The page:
female mannequins


The bold text is highlighted under the image of a shirtless, perfectly chiseled man running his fingers through his wet hair. The poster hangs right underneath a clock that’s ticking too loudly and behind the clinic’s receptionist, who hasn’t rung me up yet. I subconsciously reach to snap a non-existent rubber band on my wrist, rubbing on the disfigured surface of my skin, when I find the band isn’t there.

I grab a thick “Build-a-bod” pamphlet from the coffee table and mindlessly flip through, rereading material that I have been internalizing for the last few months. I mindlessly run my thumb over a before and after picture collage.

“Cassie Jones?”

I signal the orderly and he makes his way to help me with my duffle bag. I follow him along a series of corridors that lead to the recovery suites. I have a room overlooking the pond. There isn’t a lot of time to appreciate the aesthetics because the doctor walks in as the orderly walks out.

“Settling in okay?” He flashes rows of bright teeth in a wide tight smile.


The file he is holding out in front of me spells it out. Pages and pages of medical information and images, but my attention is held by the render of what I will look like after my procedure; a size two, several sizes down from my current sixteen, and with my curves exactly where I want them.

“We’ve actually just introduced a couple of new add-ons,” he continues.

There’s polymer plating around the neck to make it less susceptible to injury or penetration and a skin graft that will age thirty percent slower than ordinary human skin.

I smile politely, tucking my upper lip into my gums just so I can’t say yes to any of it. I wouldn’t need much encouragement to max out my credit. I’m sure I must look like a clown, but he gets the idea and mumbles a goodbye.


Every detail of my stay is executed perfectly. I’m slowly weaned off food and a compact oven built into the wall beeps to inform me my meal in a tube has been dispensed. A little device on the nightstand buzzes to let me know it’s time to sleep and lights-out follows shortly after. I am relieved that after this, I will have no need for food journals or rubber bands.


I know something is wrong when I’m conscious but can’t open my eyes. I can part my lips, but I’m not sure I remember how to speak. I decide to focus on what I can do. Hear. Heavy breathing, the squeak of rubber soles on a freshly waxed floor, the creak of a stretcher’s wheels rolling. I try to focus more, but a dull ache attacks my frontal lobe and I pass out.


The room I wake in is a dull eggshell color instead of the calming turquoise of my recovery suite. A battered cross hangs above a green metal door and a small window is miserly with the sunlight. Besides opening my eyes, the rest of my body doesn’t seem to want to function.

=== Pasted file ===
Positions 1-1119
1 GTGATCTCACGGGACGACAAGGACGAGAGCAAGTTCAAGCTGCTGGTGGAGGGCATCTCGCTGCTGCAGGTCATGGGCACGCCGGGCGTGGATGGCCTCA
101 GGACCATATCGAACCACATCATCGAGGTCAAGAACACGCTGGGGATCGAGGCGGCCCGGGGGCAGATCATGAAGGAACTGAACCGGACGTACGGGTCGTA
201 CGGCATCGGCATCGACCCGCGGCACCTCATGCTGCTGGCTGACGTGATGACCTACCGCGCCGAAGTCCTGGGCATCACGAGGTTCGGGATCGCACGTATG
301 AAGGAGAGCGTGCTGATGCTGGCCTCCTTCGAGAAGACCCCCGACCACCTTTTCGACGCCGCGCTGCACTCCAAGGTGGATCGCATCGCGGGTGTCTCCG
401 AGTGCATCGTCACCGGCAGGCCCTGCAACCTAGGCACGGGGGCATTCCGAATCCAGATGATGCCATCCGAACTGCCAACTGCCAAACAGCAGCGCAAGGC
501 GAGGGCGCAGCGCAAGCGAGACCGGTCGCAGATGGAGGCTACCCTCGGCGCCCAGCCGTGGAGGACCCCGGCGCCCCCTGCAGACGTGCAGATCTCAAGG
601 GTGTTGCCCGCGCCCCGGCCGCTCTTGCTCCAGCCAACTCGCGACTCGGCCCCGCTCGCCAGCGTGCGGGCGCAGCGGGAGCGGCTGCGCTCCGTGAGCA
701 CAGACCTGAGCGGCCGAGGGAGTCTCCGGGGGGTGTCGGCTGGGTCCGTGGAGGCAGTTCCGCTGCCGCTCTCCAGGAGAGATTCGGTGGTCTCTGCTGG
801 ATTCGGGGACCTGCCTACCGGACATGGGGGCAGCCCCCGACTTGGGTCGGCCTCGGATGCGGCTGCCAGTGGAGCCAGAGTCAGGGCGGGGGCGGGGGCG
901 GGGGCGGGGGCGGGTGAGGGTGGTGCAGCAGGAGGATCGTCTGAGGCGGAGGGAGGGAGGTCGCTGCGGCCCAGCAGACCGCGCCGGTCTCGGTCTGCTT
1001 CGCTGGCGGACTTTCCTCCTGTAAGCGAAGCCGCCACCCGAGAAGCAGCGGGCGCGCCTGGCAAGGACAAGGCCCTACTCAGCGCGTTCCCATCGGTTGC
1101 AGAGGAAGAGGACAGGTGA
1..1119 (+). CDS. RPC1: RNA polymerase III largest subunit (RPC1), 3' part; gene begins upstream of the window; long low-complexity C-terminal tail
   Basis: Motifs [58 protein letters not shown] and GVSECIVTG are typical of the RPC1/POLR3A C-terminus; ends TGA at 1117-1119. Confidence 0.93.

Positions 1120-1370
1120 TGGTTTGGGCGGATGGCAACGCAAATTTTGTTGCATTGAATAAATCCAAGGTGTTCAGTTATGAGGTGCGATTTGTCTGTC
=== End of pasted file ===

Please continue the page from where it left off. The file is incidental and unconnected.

A matronly woman walks in, a man following behind her, pushing in a large pink box. He moves it to the other end of the room and places a tiny pink outfit on a chair next to it before walking back out.

“Your procedure was a success, Ms. Jones.”

A loud horn blares off in the distance; we must be near a shipping dock.

“You’re not at the clinic anymore,” she confirms, answering a question that doesn’t leave my lips.

She crosses the room to lean on the wall and stare out of the tiny window. I’m alive to her surly disposition.

“I should be thanking you,” she smiles, a thin wry smile that prompts beads of sweat to form at the tips of my fingers. She adjusts her position and a glint of metal peeks from her blouse, a rosary. I realize she is wearing a habit without a veil.

“People like you, ungrateful wre—“ she pauses, taking a deep breath and unclenching her fists. “You don’t appreciate the gift that God gave you.”

She looks at me, challenging the sarcastic response I would give if I could speak.

“Cassie, God will forgive you if you make penance.”

She proceeds to explain the details of my act of contrition. How my death was staged at the clinic, my body taken and preserved in a process called plastification.

“There’s been a demand for lifelike dolls in the last few years, Cassie. Nasty business, really. But you see, it helps fund so much of our good work. The man who has purchased you… Well, don’t worry your pretty little head about that. I couldn’t tell you how many children you are going to help feed and educate and how many homeless people will now have a home thanks to you.”

She makes her way over to the edge of my bed, and leaning over me, she strokes my hair.

“Thank you,” she whispers tenderly.

Copyright 2022 Stella Wamae

Photo by Arunachal Art on Unsplash

Stella Wamae

Stella Wamae is a native of Nairobi, Kenya, who enjoys writing speculative fiction stories and, on occasion, poetry. Her work has appeared in Omenana Magazine, Paragraph Planet, and Ekonke.

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